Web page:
- A “super majority” of 60% is required for passage.
Residents of the Hornell City School District will go to the polls five days before Christmas to vote on a $32 million capital project that would include improvements to the century-old middle school and other buildings.
Voting will take place from noon to 9 p.m., Dec. 20 in the hall of Hornell High School.
Since Hornell is a small school district in the city, the proposal must obtain at least 60% voter approval to be accepted.
Hornell’s $32 million capital project is the first phase of a 10-year plan
December’s $32,040,000 proposal represents the first phase of what the school district expects will be a three-phase effort to address construction issues that have been identified in a comprehensive 2018-2019 facilities plan.
Each phase of the overall plan will need to be approved by the voters of the city’s school district. Phase 2 is expected to go to voters next year or in 2024, while the final phase of the ten-year facility improvement plan is expected to be voted on in 2027.
“The master plan was created after careful thought, review and feedback from various stakeholders within the school district,” Hornell School Superintendent Jeremy Palotti said in the district’s fall newsletter.
What the $32 million project will include
If approved by voters, the majority of the work will involve improvements to the middle school, which celebrated its 100th anniversary in the 2021-22 school year.
Under the plan, the middle school classrooms will be resized in size, the main office and nurse’s office will be renovated, and the mechanical and electrical equipment throughout the building will be upgraded.
A two-story classroom addition is also planned for Middle School, maintaining the number of classrooms currently available in the building while increasing room sizes.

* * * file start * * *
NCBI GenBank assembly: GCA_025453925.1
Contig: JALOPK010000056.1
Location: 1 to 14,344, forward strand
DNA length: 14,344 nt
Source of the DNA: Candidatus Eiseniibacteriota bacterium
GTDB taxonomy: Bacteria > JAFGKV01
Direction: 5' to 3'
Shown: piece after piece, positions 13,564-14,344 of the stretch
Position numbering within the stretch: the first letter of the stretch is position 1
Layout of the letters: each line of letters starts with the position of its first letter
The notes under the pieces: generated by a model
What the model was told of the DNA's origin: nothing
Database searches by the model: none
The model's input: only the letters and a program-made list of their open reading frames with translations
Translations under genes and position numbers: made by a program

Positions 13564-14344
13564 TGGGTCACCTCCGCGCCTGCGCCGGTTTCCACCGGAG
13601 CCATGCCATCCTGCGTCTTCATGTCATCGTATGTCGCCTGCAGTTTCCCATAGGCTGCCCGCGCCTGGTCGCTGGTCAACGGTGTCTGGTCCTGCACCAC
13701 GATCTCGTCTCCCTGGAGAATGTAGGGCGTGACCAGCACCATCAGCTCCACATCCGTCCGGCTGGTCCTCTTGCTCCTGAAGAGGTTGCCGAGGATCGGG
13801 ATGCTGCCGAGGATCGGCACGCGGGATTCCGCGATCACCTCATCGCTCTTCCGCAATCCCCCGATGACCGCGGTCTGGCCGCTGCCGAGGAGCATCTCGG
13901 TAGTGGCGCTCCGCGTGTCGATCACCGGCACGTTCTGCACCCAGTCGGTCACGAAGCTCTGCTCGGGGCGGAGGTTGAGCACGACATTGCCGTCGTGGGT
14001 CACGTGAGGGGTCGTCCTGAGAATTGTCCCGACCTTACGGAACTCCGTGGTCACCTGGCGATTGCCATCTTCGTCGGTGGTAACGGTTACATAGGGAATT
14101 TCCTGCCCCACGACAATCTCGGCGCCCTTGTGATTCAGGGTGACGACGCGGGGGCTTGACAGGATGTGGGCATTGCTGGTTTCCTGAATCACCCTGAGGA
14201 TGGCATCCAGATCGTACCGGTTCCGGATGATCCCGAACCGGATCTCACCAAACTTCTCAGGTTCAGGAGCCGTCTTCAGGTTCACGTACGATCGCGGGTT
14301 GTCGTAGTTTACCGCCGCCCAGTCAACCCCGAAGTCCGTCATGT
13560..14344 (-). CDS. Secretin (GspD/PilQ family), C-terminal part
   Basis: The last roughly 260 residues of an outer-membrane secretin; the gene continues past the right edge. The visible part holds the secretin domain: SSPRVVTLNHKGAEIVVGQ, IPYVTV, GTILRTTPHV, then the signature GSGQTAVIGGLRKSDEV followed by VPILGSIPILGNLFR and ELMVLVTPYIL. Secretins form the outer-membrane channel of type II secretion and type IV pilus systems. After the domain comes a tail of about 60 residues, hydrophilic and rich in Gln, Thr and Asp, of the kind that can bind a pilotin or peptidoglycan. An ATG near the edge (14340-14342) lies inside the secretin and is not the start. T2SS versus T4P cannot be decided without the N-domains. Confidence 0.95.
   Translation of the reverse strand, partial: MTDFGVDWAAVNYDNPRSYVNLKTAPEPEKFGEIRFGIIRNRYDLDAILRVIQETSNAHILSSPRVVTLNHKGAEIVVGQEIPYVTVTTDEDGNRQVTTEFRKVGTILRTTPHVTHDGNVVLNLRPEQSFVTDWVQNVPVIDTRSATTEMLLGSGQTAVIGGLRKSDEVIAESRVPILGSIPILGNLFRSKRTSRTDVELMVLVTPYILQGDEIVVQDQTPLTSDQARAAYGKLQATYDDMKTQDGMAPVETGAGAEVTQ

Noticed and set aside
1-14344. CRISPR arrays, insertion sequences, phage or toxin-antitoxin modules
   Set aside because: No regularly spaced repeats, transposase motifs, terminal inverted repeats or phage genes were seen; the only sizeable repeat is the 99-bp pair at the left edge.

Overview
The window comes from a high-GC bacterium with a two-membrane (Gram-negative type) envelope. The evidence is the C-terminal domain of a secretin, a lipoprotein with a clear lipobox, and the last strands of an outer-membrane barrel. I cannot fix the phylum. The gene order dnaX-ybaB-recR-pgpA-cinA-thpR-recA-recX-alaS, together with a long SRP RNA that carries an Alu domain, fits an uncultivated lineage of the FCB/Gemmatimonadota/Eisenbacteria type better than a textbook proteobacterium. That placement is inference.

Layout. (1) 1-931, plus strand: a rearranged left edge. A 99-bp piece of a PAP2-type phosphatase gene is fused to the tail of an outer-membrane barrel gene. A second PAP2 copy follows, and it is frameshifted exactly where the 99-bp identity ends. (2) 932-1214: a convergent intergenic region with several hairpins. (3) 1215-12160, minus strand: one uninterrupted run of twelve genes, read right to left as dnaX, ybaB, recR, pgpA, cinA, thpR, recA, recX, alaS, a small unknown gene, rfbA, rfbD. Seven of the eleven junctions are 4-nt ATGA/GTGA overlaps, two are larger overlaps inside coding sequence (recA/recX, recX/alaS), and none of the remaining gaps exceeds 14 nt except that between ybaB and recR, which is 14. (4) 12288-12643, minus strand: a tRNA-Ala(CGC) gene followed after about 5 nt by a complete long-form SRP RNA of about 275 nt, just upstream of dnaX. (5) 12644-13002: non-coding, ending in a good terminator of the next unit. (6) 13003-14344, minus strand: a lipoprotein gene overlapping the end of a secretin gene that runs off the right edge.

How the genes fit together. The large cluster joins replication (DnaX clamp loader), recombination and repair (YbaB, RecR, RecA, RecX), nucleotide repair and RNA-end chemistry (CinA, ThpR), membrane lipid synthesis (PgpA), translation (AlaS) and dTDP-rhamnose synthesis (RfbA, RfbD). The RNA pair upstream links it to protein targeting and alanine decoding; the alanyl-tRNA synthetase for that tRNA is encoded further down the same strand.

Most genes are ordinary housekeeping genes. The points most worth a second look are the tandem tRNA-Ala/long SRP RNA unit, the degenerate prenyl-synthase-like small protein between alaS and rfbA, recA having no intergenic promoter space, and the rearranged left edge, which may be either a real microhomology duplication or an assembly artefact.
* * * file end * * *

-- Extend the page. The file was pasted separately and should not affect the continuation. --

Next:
Hornell voters showed support for the middle school renovations. According to the district, 72% of respondents supported the school’s proposed renovations in a May 2022 budget vote exit poll.
The capital project also includes improvements to Junior-Senior High School and North Hornell Elementary School.
In high school, plans call for updates to the seventh- and eighth-grade wing, including bathrooms, replacement of the sports field turf, and reconstruction of the existing tennis courts, which are badly damaged and currently condemned.
North Hornell’s work includes replacing the north entrance canopy as well as an aging roof.
No tax increase as a result of the project
“Through stewardship of district resources, we were able to save funds to limit the fiscal impact of this work while improving facilities to provide a state-of-the-art educational experience for our students,” Palotti said.
District officials said the project would have no effect on the local tax rate. Hornell is reimbursed at a rate of 95% to 98% by New York State for capital construction costs eligible for assistance and capital reserve savings will be applied to aspects of the project that do not receive state aid.
The district plans to use $4,150,000 from its existing capital reserve fund and raise up to $27,890,000 from Bond Anticipation Notes for the project.
How to Learn More About Hornell’s Capital Project
The District’s November newsletter will contain additional details on the capital project plans.
The school will also host a town hall-style public forum on December 7 at the middle school. This meeting will take place starting at 5:15 p.m., just before the regular monthly meeting of the school board.
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